Turkey Earthquake: President declares state of emergency, death toll hits over 5,000

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Tuesday saw the declaration of an emergency by Turkish President Tayyip Erdogan in ten provinces hit by two earthquakes that left more than 5,200 people dead and a path of devastation across a large stretch of southern Turkey and neighboring Syria.

Rescuers were still struggling to pull survivors from the wreckage of fallen buildings a day after the earthquakes struck as they labored in difficult circumstances.

The number of fatalities appeared to be significantly on the rise as the disaster’s scope became more and more clear.

It was thought that hundreds of youngsters may have been slaughtered, according to a UN official.

Furthermore, citizens of various affected Turkish cities expressed their rage and hopelessness at what they perceived as the government’s tardy and insufficient reaction to the biggest earthquake to strike Turkey since 1999. “There is not even a single person here. We are under the snow, without a home, without anything,” said Murat Alinak, whose home in Malatya had collapsed and whose relatives are missing. “What shall I do, where can I go?”

Hospitals, schools, and apartment complexes were among the hundreds of structures that were destroyed by Monday’s magnitude 7.8 earthquake and its follow-up, which struck hours later and was nearly as strong.

In Turkish and northern Syrian cities, tens of thousands of civilians suffered injuries or lost their homes.

Rescue and relief operations have been impeded by the winter cold, which has worsened the situation for those who are homeless.

There were gasoline and energy shortages in several locations.

Aid workers expressed particular worry about the situation in Syria, which is already experiencing a humanitarian crisis following a nearly 12-year civil war.

Erdogan proclaimed a three-month state of emergency in the ten affected Turkish regions on Tuesday, designating them as a disaster zone.  This will enable the administration to implement new laws without consulting parliament and to restrict or suspend rights and freedoms.

According to Erdogan, who is up for re-election in three months, the government would offer hotels in Antalya, a popular tourist destination, to temporarily shelter anyone affected by the earthquakes.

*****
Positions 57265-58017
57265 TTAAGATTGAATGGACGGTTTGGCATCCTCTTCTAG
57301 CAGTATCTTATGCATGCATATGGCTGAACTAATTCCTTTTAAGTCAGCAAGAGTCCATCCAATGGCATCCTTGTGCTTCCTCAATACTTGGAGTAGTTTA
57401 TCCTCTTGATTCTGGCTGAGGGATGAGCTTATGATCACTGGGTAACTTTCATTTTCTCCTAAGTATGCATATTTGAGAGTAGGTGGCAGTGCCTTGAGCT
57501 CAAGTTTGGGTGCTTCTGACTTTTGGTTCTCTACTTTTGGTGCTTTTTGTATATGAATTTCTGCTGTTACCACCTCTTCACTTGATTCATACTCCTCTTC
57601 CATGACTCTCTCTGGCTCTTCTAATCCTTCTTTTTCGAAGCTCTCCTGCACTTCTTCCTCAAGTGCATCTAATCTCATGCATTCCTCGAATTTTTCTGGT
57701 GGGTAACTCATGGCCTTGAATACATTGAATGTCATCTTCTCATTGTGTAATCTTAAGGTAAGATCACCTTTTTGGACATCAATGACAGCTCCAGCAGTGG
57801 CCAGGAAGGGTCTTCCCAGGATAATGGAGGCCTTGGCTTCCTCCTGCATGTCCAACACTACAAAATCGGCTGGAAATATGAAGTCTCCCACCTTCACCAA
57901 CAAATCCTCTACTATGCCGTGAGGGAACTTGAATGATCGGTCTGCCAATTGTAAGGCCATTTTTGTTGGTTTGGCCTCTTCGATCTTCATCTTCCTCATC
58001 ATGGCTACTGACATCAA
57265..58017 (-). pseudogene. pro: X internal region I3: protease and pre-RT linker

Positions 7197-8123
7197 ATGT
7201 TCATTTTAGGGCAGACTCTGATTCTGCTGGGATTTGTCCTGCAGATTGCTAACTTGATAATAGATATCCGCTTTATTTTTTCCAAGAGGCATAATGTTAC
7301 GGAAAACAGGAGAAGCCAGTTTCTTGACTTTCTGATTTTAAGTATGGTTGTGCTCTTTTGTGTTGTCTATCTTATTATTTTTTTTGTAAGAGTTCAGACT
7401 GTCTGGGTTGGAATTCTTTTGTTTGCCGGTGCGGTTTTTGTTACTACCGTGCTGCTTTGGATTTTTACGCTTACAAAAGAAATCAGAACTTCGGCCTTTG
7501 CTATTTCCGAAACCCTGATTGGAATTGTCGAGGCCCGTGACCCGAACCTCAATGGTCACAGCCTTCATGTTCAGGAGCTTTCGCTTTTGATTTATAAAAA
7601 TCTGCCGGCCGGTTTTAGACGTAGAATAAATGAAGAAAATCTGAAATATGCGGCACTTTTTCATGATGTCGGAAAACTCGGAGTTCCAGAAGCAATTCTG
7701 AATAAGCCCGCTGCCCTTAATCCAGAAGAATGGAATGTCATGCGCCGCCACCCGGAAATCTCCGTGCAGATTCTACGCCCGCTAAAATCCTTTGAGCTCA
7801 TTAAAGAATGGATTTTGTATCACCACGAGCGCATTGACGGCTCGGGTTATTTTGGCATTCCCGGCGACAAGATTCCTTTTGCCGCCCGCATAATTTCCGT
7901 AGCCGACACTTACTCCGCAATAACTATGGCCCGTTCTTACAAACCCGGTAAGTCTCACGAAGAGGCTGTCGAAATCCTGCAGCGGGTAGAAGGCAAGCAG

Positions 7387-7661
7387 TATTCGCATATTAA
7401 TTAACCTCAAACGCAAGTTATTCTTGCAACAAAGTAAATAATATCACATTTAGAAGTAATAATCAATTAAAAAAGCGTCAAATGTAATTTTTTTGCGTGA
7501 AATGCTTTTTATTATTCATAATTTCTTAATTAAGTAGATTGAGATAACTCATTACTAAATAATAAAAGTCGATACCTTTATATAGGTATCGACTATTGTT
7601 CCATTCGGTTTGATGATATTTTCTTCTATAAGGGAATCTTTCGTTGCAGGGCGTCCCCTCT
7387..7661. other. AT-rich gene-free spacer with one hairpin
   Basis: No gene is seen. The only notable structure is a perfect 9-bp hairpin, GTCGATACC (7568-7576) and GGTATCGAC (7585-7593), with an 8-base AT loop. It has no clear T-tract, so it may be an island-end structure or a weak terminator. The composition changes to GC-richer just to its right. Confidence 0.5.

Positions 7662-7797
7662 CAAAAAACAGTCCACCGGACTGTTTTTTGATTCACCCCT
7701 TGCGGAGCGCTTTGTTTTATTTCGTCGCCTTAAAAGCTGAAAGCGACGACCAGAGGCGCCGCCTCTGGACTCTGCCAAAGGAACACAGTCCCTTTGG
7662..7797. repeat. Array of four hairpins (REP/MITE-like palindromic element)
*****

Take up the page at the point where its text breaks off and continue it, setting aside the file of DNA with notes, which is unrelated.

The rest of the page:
Erdogan reported that 3,549 people had died in Turkey.

According to the government and a rescue organization operating in the northwest of the nation, which is controlled by insurgents, at least 1,712 people have died in Syria.

Around 13.5 million people, according to Turkish officials, were impacted in a region that stretched 450 kilometers (280 miles) from Adana in the west to Diyarbakir in the east, and 300 kilometers from Malatya in the north to Hatay.

Syrian authorities have reported deaths as far south as Hama, some 250 km (155 miles) from the epicentre.

“It’s now a race against time,” World Health Organization Director General Tedros Adhanom Ghebreyesus said in Geneva. “Every minute, every hour that passes, the chances of finding survivors alive diminishes.”

Rescue workers worked around the area day and night while families waited in agony beside piles of wreckage, clinging to the hope that friends, family members, and neighbors may be discovered alive.

Rescue personnel were few in Antakya, the provincial seat of Hatay, which borders Syria, so locals had to pick their own way through the rubble.

Helmets, hammers, iron rods, and rope were requested repeatedly.

32 hours after the earthquake, a 54-year-old lady called Gulumser was rescued alive from an eight-story building.

Then another woman yelled to the rescuers: “My father was just behind that room she was in. Please save him.”

The workers explained they could not reach the room from the front and needed an excavator to remove the wall first.

Turkish authorities say more than 12,000 search and rescue personnel are working in the affected areas, along with 9,000 troops. Some 70 countries and sending personnel, equipment and aid.

But the sheer scale of the disaster is daunting.

“The area is enormous. I haven’t seen anything like this before,” stated Johannes Gust, a firefighter and rescuer from Germany, as he loaded supplies into a truck at the airport in Adana, Turkey.

20,426 people were injured and 5,775 structures were demolished, according to Turkey’s Disaster and Emergency Management Authority (AFAD).

Source: Ghanatodayonline.com/Reuters

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